- Go on a shopping spree. Bali’s shopping districts are good for buying international brands, but they’re great for Balinese arts and crafts, like silverworks, wood carvings and jewelry. The shopping scene in South Bali favors Western-style malls and crafts-filled shopping outlets. You’ll need to go further afield for more artisanal shopping, particularly the crafts villages around Ubud and Central Bali. If you can stop over at only one place in Ubud, make it the Art Market in the town center.
What to Eat and Drink in Bali
To understand Balinese food, you need to understand the outsize role that spices play in Indonesian cooking. Basa gede forms the basis of Balinese cuisine—it’s a spice mix combining shallots, chili, candlenuts, coconut oil, cloves, turmeric, ginger, garlic, and other seeds and roots used as needed.
Bali is an exception to Muslim-majority Indonesia: its Hindu population doesn’t shun alcohol or pork. So you’ll find both in heavy supply: pork dishes on almost every menu, beer on almost every drinks list. The influx of Western tourists means you’ll also find almost every world cuisine represented in Bali’s major tourism areas, like South Bali and Ubud.
Where to Stay
Bali offers an incredible range of accommodation options–from dirt-cheap hostels to $1,000 villas. The majority of accommodations follows the tourist crowd to the beaches around South Bali: budget travelers tend to stay in or around Kuta, good mid-range and family options can be found in Tuban, and the most expensive beach resorts are mostly in Nusa Dua.
The cultural hotbed of Ubud offers a glimpse of Bali’s inland beauty, with high-end resorts overlooking rice paddies or river ravines.
If you're like most visitors to Bali, you'll see it first from an airplane touching down at Ngurah Rai International Airport (DPS; official site). Ngurah Rai is reachable from almost every major hub in the region, Australia included.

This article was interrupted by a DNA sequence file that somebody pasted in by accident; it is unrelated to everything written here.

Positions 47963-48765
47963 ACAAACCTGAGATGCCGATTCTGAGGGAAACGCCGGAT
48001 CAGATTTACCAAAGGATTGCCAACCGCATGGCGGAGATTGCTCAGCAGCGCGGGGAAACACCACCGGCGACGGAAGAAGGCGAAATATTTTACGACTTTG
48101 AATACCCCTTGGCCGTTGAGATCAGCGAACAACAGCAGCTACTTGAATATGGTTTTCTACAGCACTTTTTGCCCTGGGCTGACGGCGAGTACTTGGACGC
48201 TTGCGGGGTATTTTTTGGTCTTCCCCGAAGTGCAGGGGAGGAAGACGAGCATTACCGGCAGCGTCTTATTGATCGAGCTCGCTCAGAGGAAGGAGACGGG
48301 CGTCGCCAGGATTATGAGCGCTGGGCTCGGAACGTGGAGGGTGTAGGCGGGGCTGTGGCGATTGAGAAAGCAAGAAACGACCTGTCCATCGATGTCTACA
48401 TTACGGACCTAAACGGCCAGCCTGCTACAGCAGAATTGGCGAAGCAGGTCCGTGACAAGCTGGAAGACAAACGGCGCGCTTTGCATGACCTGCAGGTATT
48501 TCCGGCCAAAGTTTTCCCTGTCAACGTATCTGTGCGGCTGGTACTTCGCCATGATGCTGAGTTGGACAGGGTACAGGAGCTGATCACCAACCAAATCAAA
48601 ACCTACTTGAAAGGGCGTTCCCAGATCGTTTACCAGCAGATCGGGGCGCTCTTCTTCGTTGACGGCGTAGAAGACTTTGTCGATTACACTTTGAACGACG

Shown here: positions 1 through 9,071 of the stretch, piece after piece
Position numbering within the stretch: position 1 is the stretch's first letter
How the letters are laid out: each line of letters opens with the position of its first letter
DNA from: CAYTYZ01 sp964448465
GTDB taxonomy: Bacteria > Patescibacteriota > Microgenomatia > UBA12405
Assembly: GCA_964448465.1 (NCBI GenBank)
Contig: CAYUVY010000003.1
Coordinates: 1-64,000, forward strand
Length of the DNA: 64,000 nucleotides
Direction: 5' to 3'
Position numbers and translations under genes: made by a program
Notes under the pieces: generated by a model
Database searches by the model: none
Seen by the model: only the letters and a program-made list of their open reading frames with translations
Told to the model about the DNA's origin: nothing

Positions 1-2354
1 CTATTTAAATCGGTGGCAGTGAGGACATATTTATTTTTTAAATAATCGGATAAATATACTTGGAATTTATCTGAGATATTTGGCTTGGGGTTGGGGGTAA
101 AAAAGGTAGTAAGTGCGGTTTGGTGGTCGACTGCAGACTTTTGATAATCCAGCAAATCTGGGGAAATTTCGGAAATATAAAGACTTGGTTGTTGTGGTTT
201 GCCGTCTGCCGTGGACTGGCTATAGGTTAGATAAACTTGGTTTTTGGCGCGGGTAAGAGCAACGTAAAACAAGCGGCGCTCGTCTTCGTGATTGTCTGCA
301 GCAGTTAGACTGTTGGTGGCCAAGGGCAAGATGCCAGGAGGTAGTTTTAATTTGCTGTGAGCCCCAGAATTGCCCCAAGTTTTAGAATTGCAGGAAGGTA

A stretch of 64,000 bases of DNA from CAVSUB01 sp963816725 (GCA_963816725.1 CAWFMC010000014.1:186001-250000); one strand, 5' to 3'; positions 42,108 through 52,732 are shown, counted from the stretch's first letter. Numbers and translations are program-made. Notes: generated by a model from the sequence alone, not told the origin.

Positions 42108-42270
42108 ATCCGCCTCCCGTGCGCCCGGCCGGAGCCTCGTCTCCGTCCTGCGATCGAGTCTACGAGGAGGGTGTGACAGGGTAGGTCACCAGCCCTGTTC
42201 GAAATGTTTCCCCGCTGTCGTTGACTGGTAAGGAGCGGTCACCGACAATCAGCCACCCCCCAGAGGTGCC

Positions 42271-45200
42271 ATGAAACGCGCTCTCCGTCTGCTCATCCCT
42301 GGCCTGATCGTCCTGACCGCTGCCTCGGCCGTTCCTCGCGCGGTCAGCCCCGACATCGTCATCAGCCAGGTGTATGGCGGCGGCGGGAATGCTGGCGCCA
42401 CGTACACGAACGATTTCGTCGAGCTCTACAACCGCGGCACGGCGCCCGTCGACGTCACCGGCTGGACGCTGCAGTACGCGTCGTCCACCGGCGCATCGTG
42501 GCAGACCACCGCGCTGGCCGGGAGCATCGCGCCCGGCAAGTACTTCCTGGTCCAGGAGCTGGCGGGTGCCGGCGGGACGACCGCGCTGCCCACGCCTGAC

Other travelers reach Bali by sea. From the island of Java west of Bali, you can cross over from Banyuwangi to Gilimanuk, a port city some three hours’ drive from Bali’s capital Denpasar. On the eastern side of Bali, Benoa is the main port of call for cruise ships; Padangbai Port is the Balinese stop for ferries cruising to the Gili Islands and Lombok.
Culture and Customs in Bali
As the only surviving fragment of a once-mighty Hindu empire, Bali can be a magical place to visit. Paradoxically, the same tourist trade drawn by the local culture threatens to damage it as well. As just one of many, many tourists visiting this culturally-rich island, it’s incumbent on you to pay the proper respect to locals. Follow these tips to stay on their good side:
- Dress and act modestly. Balinese locals frown on skimpy clothing and public displays of affection; while they tolerate these in the main tourist areas, they will take offense at either of these in their temples. When in or near Balinese temples or rural settlements, keep things low-key.
- Don’t step on offerings (canang sari) in the street. Offered to the Creator by locals first thing in the morning, canang sari can be found everywhere in Bali, even on the sidewalk. When you see these little packages of woven palm leaf, flowers and herbs, sidestep them.
- Pay proper respect at Balinese festivals. Balinese festivals like Galungan welcome everyone who can observe proper etiquette. Don’t interrupt any procession, even if it’s causing traffic on the street. On the unique “day of silence”, or Nyepi, Balinese are forbidden to go out onto the street or make any sort of ruckus—they expect visitors to observe these rules, too.
Money Saving Tips
To get the most bang out of your buck in Bali, follow these simple tips:
- Avoid eating at restaurants, eat locally instead. Ask a local about the warung (eateries) in the area, and order there instead. Warung serve great local food at low prices.
- Check into a hostel or budget hotel, which tend to be some distance from the beach, but (if chosen correctly) can have plenty of character to make up for any shortcomings.
- Book your stay in advance; hotels have plenty of competition in Bali, and are always trying to one-up each other with the best value packages.